Another presentation involved protecting the viewsheds around the Loyalsock State Forest as well as advocating for more reasonable placements of well pads, gathering lines and other infrastructure. It was pointed out there is already one poorly sited well pad less than 100′ from the popular Loyalsock Trail. They also advocated for broad notifications for proposed infrastructure placed within one mile of the trail in order to better protect this popular regional resource.
Do you look out your window’s viewshed and where you once had a mountain view you now see white, brown or green tanks disrupting what was once a pleasant view? Or do you see a metal building, industrial looking, sticking out of the landscape like a sore thumb? Well, the students proposed camouflaging these accouterments, and demonstrated how it could be done. To many of us, this is not a new idea, I know I’ve had suggested to me, and have been in conversations over the last many years with folks as these accouterments started sneaking into our landscapes. C.O.G.E.N.T. has even recommended ways to camouflage sites with native plants, shrubs and trees. But, the students take this much further and demonstrated that by studying the local seasonal colors and accordingly painting tanks and metal buildings, that these accouterments are capable of being blended right into the landscape where they were not easy to distinguish. Just imagine the possibility of living within the gas fields and maintaining our local aesthetics. We all have appreciation for our Region’s natural beauty. I do think if landowners would’ve known about this possibility, when agreements were signed, provisions for such considerations would have been part of their negotiations.
Another amazing suggestion, was what about that old mining area near Mildred? The students came up with an amazing proposal for re-creating that abandoned area into an eco-tourism spot. A resort full of greenery, relaxation and activity, and sustainable. A reclaimed area that would help balance the boom and bust times and provide economic development opportunities for Sullivan County. What a vision they had. Anytime anyone can come up with a proposal to improve a otherwise barren wasteland, it is an opportunity worthy of discussion and consideration.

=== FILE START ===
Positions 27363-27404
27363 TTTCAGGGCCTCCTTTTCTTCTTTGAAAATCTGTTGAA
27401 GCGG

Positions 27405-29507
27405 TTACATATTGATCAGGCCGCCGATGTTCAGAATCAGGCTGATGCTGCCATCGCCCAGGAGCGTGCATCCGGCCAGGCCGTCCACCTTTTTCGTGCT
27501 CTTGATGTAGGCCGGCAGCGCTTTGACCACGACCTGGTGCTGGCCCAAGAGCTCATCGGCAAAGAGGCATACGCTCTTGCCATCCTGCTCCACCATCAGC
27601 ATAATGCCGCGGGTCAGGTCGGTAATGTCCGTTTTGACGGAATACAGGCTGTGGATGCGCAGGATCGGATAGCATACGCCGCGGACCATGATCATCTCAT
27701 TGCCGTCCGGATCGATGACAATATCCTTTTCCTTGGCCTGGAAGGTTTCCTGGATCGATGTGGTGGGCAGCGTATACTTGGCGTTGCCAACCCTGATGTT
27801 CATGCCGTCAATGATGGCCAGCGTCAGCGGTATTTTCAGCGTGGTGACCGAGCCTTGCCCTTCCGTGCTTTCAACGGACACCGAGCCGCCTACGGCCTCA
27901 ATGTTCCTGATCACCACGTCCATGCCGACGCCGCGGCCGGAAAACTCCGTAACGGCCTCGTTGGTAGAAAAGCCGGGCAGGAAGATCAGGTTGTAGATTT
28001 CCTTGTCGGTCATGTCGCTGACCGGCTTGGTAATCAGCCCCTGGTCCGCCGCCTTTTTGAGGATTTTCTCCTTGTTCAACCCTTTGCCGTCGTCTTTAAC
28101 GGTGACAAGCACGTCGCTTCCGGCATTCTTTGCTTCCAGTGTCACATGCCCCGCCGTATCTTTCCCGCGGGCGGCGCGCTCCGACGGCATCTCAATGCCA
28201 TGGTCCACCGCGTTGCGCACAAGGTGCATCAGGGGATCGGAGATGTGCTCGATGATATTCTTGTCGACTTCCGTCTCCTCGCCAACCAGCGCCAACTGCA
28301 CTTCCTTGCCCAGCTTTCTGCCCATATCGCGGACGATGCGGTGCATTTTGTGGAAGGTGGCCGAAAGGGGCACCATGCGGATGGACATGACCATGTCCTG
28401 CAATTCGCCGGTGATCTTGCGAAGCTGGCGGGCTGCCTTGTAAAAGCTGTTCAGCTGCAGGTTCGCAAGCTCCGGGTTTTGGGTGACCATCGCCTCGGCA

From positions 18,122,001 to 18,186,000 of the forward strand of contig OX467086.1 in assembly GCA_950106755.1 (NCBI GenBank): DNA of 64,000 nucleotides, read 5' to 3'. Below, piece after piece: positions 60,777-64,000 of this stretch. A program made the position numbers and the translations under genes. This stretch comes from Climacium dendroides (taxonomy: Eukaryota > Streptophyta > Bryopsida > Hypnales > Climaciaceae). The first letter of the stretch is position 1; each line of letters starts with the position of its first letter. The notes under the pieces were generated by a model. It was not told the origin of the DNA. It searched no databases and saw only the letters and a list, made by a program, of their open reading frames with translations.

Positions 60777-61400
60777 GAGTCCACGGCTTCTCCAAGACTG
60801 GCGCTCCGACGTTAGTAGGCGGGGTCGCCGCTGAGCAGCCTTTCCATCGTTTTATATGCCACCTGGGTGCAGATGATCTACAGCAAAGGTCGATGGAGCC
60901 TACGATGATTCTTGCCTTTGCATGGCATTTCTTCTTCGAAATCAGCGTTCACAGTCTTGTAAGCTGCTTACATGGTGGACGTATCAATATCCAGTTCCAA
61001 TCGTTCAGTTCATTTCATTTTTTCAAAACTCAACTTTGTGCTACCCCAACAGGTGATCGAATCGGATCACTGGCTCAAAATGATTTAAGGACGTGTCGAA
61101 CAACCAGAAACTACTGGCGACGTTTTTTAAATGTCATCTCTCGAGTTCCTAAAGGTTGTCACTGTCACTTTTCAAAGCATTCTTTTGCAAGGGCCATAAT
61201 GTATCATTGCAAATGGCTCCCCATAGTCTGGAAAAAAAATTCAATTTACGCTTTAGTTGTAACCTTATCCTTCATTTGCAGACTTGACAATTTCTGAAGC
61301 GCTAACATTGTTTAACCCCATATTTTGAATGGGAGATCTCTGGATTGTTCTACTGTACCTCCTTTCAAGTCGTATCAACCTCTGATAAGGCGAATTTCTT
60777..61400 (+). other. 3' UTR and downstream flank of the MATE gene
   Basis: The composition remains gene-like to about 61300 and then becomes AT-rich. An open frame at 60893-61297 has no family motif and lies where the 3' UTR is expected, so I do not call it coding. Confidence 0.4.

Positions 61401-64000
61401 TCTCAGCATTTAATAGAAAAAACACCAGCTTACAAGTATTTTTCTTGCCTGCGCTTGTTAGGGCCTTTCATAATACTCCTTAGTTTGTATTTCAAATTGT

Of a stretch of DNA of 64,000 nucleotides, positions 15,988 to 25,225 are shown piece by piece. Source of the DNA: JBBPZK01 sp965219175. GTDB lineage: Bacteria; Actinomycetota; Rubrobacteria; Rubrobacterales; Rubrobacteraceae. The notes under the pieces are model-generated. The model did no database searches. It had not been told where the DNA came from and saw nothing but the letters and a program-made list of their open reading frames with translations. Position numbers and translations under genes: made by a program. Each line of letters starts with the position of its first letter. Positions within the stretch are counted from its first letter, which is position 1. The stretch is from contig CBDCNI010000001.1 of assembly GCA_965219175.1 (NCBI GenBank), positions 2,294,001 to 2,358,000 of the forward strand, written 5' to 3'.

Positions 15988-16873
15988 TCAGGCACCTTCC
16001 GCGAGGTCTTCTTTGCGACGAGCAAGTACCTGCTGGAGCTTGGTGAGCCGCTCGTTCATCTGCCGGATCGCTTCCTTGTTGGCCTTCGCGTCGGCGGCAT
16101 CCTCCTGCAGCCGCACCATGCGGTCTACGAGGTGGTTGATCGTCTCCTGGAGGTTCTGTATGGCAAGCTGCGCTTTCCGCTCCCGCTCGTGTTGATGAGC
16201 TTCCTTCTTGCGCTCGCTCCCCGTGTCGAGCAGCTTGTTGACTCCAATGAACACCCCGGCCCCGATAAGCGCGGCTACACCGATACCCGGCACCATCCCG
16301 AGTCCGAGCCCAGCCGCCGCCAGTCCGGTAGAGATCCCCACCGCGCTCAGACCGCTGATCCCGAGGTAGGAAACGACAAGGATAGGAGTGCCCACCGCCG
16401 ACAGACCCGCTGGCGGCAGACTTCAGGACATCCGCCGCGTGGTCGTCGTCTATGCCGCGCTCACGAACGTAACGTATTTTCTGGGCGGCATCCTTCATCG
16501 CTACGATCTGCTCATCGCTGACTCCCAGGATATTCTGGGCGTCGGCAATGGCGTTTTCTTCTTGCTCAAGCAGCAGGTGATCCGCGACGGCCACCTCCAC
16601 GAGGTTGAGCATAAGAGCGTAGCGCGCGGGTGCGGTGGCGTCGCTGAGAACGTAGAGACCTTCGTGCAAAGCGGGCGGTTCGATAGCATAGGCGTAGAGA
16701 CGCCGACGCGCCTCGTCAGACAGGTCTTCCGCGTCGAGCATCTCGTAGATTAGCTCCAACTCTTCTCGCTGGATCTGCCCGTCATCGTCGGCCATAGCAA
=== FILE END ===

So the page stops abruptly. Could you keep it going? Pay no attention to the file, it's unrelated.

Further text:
One last item I have space for, is a presentation of what small and large shrubs and small trees could be planted as close as 5′ to a pipeline within the ROW. WOW. If only landowners knew of this when they were negotiating pipeline easements. I’ve seen pipelines on DCNR property having small trees planted within the ROW. However, when I had the opportunity to bring this up at a meeting earlier this year – that this should be done on private lands as well, the industry’s posture reflected that I couldn’t possibly have said anything more incredible. I would like to point out, that here and there, mostly for stabilization purposes, some pipeline operators have either planted trees within the ROW or plan to so do. Planting within broad ROWs, will provide some measure of control to prevent invasive species from gaining hold in these areas.
Professor Brian Orland, PSU faculty and students involved in this project are commended for the thoughtful consideration and ideas to assist Sullivan County in maintaining their aesthetic flavor. These ideas may be used throughout our Region and it was encouraging to see Northern Tier folks and Planners from beyond the Sully Border in attendance. A big THANK YOU to the fine folks at Sullivan County for sharing this workshop with all of us.
I for one, would like to see the gas industry seriously employ landscape design in their infrastructure sitings within our region. It is the perfect extension of being a good neighbor.
Emily Krafjack, President